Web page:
We luckily found the only supermarket that was open today, which gave us everything we needed for a pizza and cider/beer dinner. To walk off a few of the calories we wandered around the area and came across an amusement park. Entry was free, so we walked in and soaked up the carnival atmosphere. I enviously watched everyone enjoying the rides; I was too full from the pizza to go on them myself. Danny felt sick just looking at them.  

Today was pretty hectic. The first thing we did was exchange all of our empty bottles and cans for supermarket credit and bought some cheap food (it's such a good idea). We then caught a tram into town to pick up our tickets for the Foo Fighters from the ticket office. The office was closed. We didn't really know what to do, as they only had one office in town and we selected the "pick up" option online. So we walked to the tourist office to use to internet to see if there was any other way of claiming our tickets. Their website and the email confirmation didn't offer any suggestions. They did provide a phone number though, so we asked at the tourist office where a public payphone was. It was back at the train station, where we had just walked from. We returned to the train station to use the phone but for some reason it didn't like the phone number, no matter how many variations of the number we made. We checked the number online again and we definitely had written it down correctly. In the end we decided to make our way to the venue to see if anyone could assist us.

 

One tram ride and a 20 minute walk later (thankfully following signs labelled "concert") we found the venue. As it was an outdoor gig there were makeshift tents set up everywhere and nothing advertised the ticketing company. The general information booth wasn't manned. We asked security if they could help us out and they said someone should be around in about an hour when the gates open. We decided to go back to the van and come back tonight, hoping that it would all work out.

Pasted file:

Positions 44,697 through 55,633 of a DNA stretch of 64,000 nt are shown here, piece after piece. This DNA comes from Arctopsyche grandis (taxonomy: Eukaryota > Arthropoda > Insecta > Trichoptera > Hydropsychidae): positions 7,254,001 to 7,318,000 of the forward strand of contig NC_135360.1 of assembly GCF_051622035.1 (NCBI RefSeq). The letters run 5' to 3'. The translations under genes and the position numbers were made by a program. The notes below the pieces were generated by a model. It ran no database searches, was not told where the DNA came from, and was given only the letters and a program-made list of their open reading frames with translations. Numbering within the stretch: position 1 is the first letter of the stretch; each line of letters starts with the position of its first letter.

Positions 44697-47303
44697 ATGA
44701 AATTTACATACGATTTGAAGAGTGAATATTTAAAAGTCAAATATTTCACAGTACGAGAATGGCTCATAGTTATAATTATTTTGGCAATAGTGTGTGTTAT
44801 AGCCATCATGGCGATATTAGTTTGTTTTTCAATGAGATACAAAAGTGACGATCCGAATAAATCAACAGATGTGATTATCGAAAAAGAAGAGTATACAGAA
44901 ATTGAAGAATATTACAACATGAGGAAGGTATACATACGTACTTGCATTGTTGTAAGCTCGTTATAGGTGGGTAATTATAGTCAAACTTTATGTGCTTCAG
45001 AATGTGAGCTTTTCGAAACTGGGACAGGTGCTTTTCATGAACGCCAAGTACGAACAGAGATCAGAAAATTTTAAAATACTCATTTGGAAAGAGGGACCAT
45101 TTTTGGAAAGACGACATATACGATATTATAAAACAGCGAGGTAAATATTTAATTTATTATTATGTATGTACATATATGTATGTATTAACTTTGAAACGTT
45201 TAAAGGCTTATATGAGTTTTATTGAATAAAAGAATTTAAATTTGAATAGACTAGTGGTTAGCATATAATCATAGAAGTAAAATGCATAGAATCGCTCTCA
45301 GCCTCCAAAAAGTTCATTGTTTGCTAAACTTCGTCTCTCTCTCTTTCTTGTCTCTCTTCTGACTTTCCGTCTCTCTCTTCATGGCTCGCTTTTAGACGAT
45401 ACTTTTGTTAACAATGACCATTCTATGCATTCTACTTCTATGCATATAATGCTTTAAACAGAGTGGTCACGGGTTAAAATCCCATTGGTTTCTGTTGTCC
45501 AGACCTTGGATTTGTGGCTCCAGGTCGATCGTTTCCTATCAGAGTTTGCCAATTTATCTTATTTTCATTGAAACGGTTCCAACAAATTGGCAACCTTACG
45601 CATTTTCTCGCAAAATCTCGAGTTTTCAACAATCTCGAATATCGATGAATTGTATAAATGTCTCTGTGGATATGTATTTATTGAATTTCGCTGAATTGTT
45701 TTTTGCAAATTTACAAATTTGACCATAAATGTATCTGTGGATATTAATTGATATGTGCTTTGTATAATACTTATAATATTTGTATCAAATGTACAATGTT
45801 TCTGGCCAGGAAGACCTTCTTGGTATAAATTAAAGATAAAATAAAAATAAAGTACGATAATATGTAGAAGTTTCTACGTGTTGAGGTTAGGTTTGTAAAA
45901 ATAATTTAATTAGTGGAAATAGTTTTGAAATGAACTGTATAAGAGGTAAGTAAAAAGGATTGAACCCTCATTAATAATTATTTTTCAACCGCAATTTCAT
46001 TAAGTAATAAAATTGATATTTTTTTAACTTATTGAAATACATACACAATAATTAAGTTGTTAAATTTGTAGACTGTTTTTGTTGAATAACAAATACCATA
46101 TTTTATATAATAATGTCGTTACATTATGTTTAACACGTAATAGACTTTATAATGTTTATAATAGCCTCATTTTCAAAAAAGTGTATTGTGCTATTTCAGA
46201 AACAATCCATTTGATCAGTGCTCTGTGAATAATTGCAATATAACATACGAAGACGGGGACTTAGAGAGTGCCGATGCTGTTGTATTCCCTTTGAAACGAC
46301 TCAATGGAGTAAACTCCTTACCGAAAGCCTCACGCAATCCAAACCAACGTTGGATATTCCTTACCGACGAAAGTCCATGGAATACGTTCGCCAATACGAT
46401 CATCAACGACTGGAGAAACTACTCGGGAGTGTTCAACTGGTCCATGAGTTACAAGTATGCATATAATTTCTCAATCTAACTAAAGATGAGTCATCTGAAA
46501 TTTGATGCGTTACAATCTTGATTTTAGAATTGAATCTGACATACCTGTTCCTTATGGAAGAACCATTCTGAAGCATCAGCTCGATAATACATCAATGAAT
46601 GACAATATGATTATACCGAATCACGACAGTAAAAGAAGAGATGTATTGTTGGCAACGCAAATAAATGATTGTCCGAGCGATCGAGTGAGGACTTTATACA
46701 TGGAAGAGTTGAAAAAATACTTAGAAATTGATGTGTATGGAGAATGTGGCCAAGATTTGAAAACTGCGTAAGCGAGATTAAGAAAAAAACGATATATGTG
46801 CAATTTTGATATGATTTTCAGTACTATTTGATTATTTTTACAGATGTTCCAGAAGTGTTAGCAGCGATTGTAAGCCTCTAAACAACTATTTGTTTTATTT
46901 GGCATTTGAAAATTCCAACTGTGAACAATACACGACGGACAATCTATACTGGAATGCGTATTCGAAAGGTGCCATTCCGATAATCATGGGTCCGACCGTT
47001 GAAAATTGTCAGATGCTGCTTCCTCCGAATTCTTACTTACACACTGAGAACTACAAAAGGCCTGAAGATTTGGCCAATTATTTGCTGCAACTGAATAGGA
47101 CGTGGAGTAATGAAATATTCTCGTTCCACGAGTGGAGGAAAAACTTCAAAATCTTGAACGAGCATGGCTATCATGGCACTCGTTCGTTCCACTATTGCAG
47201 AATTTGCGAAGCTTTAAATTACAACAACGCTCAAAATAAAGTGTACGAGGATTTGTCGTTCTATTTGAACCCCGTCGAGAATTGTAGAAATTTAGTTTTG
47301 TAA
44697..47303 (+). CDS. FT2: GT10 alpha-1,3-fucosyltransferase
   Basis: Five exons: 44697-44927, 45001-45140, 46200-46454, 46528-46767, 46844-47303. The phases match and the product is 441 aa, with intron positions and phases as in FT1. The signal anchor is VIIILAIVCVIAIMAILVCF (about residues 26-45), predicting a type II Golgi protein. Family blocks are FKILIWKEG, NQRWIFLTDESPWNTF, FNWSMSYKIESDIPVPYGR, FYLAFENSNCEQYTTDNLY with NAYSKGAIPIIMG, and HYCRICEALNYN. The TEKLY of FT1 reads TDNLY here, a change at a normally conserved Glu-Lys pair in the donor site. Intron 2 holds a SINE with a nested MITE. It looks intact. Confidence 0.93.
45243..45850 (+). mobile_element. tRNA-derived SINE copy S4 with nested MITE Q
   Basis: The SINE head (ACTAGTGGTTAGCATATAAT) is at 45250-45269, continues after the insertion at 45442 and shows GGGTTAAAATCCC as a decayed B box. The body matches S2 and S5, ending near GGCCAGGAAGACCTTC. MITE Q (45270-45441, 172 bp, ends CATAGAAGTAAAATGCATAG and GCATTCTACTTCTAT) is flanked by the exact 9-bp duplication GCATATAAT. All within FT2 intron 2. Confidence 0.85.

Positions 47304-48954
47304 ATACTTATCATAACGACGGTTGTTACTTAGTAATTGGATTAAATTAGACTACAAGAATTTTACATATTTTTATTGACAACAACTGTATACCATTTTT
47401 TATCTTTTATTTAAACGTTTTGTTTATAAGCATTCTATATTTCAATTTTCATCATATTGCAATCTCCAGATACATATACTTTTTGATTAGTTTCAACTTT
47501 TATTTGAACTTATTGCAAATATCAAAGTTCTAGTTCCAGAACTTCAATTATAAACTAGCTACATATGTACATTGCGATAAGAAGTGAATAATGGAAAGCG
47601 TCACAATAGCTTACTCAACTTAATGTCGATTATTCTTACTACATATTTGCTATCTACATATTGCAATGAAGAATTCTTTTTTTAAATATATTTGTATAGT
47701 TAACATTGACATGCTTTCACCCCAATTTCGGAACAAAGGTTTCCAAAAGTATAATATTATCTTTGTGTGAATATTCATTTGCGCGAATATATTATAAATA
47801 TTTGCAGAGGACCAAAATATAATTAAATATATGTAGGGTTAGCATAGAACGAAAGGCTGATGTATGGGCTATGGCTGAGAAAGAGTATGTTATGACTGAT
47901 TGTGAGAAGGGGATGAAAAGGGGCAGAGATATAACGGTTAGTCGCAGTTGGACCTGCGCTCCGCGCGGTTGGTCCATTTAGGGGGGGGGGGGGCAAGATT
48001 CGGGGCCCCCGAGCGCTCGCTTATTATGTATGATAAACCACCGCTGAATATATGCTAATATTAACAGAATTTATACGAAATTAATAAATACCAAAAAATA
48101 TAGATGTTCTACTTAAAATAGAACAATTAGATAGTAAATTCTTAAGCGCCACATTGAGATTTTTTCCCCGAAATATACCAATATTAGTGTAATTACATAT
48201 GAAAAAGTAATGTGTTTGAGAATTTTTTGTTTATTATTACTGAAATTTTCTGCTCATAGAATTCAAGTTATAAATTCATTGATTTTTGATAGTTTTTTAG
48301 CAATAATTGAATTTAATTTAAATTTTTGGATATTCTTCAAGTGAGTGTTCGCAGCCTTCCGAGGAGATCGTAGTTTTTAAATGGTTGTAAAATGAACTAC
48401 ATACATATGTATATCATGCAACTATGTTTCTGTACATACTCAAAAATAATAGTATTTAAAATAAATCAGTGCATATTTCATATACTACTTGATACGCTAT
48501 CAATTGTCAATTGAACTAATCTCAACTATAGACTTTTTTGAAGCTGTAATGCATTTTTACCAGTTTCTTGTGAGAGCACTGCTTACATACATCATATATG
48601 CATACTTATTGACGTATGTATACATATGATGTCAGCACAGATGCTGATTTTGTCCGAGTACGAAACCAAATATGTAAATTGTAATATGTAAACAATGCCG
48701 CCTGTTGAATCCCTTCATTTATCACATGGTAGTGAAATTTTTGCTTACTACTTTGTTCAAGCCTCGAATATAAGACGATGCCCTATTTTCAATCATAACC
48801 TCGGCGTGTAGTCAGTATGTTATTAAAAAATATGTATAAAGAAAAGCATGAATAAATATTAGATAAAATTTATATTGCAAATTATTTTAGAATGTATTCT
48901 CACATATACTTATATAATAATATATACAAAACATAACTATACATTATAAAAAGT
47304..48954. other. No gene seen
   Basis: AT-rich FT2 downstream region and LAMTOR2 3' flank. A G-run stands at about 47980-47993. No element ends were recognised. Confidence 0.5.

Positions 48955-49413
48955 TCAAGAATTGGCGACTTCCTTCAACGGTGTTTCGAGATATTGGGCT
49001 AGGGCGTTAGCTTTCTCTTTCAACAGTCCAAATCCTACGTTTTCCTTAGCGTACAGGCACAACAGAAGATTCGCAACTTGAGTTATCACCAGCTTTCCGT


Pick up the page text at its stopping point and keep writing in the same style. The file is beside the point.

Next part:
I went to the supermarket to pick up food for dinner and asked Danny if he wanted anything. His only request: a one litre can of beer. I don't know whether he was happier about the massive can of beer or going to Foo Fighters tonight. I swear the can only lasted 15 minutes – he inhaled it. He's keeping the can as a souvenir.

Back to the concert. This time there was someone in the info tent but she seemed pretty vague on what to do. She told us there was someone from the ticketing agency inside the ground, which didn't help us because we couldn't get inside the ground without the ticket. We lined up anyway and explained our situation at the gate. Luckily there was someone standing nearby from the ticketing agency, who pulled us over to a computer and searched for our details. Ten minutes later she said that it "should be okay" and we could enter. Relief. 

Thankfully, after all that stress, the gig was fantastic. There were tens of thousands of people there so we couldn't get close to the stage but it didn't matter. The great thing was that the main stage area was partitioned off and there was no smoking or drinking allowed in that area, so we didn't have idiots spilling beer all over us or smoking in our faces. Fosters were the sponsor of the event and it was strange to see Fosters cans everywhere. They didn't seem to hate it over here like Australians do. The support act were a Scottish band, Biffy Clyro, who were also incredible. Being the middle of summer it was light the entire time, and an amazing sunset formed in the sky behind the stage. We sang, screamed and jumped around with the rest of the Finnish fans, with many of their older songs taking me back to my high school days. It was easily one of the best concerts we had ever attended. 

 

It took us a while to get home, as we missed the last tram by 10 minutes. Luckily our car was only about three kilometres away along the tram line. After a memorable night like this one, and pumped full of adrenaline, we didn't mind the walk.